Another pact reached in decades-old St. Charles home project
An agreement has been reached in an effort to have Cliff McIlvaine, first issued a permit for a construction project at his St. Charles home in 1975, finish work this summer and eventually erect a storage facility for vehicles and construction materials still on his property.
Attorneys representing the city and McIlvaine Friday hammered out the accord, which requires McIlvaine to complete electrical work, clean his property and submit storage facility plans by the end of the month.
McIlvaine's attorney, Philip Piscopo, called the pact "a big step forward."
"The best assurance (the project will be completed) is Mr. McIlvaine finally has direction from the city as to what needs to be done and when it needs to be done," Piscopo said. "Our problem is the city has put new requirements on Mr. McIlvaine."
One example cited was requiring McIlvaine to connect to city water.
The city sued McIlvaine in fall 2010, seeking permission to inspect his home on the 600 block of Prairie Street.
The two sides eventually inked an agreement in fall 2011 for McIlvaine to finish the project by September 2012.
But he missed numerous deadlines and refused to connect to the city water supply, prompting a judge to jail him two weeks for contempt of court.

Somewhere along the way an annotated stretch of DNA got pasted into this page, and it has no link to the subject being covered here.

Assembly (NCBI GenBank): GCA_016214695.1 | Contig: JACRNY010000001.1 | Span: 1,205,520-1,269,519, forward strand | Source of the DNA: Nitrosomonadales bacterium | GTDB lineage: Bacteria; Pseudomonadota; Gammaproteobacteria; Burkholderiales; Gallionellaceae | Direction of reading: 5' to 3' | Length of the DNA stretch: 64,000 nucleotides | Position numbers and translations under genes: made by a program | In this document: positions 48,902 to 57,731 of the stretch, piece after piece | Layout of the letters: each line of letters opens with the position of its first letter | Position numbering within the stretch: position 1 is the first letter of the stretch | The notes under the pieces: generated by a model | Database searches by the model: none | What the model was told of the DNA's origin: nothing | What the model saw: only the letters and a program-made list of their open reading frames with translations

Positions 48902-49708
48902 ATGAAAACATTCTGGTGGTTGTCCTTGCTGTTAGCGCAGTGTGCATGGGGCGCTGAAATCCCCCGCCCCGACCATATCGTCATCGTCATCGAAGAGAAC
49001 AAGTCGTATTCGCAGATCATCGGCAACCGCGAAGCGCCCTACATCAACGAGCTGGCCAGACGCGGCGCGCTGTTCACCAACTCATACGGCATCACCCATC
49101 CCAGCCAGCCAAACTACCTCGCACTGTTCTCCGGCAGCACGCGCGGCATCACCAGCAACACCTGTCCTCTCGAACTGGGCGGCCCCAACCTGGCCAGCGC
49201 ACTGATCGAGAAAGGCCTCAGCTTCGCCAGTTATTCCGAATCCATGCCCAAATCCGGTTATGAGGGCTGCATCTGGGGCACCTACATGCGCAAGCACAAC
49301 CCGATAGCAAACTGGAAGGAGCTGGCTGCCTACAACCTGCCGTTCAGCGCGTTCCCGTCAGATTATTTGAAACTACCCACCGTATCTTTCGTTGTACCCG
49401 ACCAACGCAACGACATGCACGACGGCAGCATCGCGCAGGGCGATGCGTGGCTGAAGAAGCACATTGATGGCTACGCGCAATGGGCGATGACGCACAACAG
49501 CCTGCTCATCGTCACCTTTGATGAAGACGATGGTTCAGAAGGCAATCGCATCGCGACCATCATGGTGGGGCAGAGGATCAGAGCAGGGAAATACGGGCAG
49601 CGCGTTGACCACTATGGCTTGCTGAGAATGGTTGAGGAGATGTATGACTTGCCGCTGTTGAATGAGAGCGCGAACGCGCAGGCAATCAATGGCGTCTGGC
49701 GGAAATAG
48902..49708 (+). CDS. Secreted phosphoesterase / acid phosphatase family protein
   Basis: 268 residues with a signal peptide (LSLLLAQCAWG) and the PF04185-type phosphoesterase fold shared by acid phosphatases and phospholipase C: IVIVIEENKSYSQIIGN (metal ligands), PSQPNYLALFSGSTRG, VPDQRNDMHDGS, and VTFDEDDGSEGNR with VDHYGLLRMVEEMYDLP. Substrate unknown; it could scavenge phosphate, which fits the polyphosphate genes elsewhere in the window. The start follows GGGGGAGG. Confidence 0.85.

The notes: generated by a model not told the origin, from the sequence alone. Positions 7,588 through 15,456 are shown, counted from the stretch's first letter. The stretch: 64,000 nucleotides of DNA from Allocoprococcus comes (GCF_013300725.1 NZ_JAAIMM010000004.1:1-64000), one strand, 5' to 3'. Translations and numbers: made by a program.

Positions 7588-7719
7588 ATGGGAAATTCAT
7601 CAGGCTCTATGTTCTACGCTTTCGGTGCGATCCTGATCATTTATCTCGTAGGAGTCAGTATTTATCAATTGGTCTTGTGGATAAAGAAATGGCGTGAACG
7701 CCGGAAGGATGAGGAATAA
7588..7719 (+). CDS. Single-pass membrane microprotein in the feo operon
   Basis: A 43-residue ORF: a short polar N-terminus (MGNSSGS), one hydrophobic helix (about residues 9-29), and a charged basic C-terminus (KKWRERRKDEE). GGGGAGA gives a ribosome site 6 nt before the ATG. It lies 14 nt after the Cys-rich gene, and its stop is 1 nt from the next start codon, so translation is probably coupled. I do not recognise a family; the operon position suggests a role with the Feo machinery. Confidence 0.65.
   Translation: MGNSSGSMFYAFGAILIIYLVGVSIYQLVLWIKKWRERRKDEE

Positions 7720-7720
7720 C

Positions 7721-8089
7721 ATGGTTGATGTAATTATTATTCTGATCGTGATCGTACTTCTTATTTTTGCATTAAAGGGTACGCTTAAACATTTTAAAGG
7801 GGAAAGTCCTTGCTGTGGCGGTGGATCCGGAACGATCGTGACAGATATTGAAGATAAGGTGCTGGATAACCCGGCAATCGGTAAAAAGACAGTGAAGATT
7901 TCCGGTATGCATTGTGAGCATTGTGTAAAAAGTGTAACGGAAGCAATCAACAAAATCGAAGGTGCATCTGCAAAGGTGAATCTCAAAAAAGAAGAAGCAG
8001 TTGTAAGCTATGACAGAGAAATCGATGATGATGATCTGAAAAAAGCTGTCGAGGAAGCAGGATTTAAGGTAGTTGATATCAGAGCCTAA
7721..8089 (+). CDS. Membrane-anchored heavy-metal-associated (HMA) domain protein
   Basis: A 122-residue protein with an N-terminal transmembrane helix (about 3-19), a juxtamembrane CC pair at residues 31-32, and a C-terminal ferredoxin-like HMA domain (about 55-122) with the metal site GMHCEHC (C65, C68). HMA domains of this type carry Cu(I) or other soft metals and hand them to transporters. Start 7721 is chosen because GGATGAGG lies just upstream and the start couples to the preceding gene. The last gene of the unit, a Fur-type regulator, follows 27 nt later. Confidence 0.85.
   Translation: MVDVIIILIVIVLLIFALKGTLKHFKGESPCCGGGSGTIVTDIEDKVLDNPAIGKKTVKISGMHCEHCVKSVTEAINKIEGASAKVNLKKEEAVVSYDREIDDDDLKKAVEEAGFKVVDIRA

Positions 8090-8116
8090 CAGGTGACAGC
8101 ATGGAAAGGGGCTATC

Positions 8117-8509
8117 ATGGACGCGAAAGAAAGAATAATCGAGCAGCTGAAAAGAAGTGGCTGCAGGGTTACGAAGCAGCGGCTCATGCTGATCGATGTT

In May 2013, a different judge, David Akemann, gave the city permission to take over parts of the project, such as installing an asphalt shingle roof and erect a staircase on the property's west side.
Piscopo and McIlvaine said a breakthrough in settlement negotiations came when Akemann suggested that McIlvaine be allowed to erect a storage facility, such as a shed or car port, for vehicles and construction materials.
"They're trying to clear my personal property," McIlvaine said. "I've had stuff on that property for 50 years."
Monday, city officials will examine a large brick pile on McIlvaine's property before returning before the judge on Wednesday to finalize the agreement.
"The brick pile is the major issue. We want it condensed and neat," said Phil Luetkehans, attorney for the city.
The agreement allows McIlvaine to keep the brick pile on his property until May 2018.
No time frame has been set for him to complete the storage facility, but he needs to give the city his plans by the end of this month.
Even if McIlvaine completes all the work, issues still remain.
A different judge in July 2012 ordered a $100-per-day fine for every day McIlvaine's project was behind, meaning he could still be on the hook for about $64,000 plus attorney fees.
The city is waiving the $100-per-day fine from now through July 31, a total of about $11,000.
"We're going to deal with those later," said Piscopo. "For now, everybody just wants to get the project done, including Mr. McIlvaine."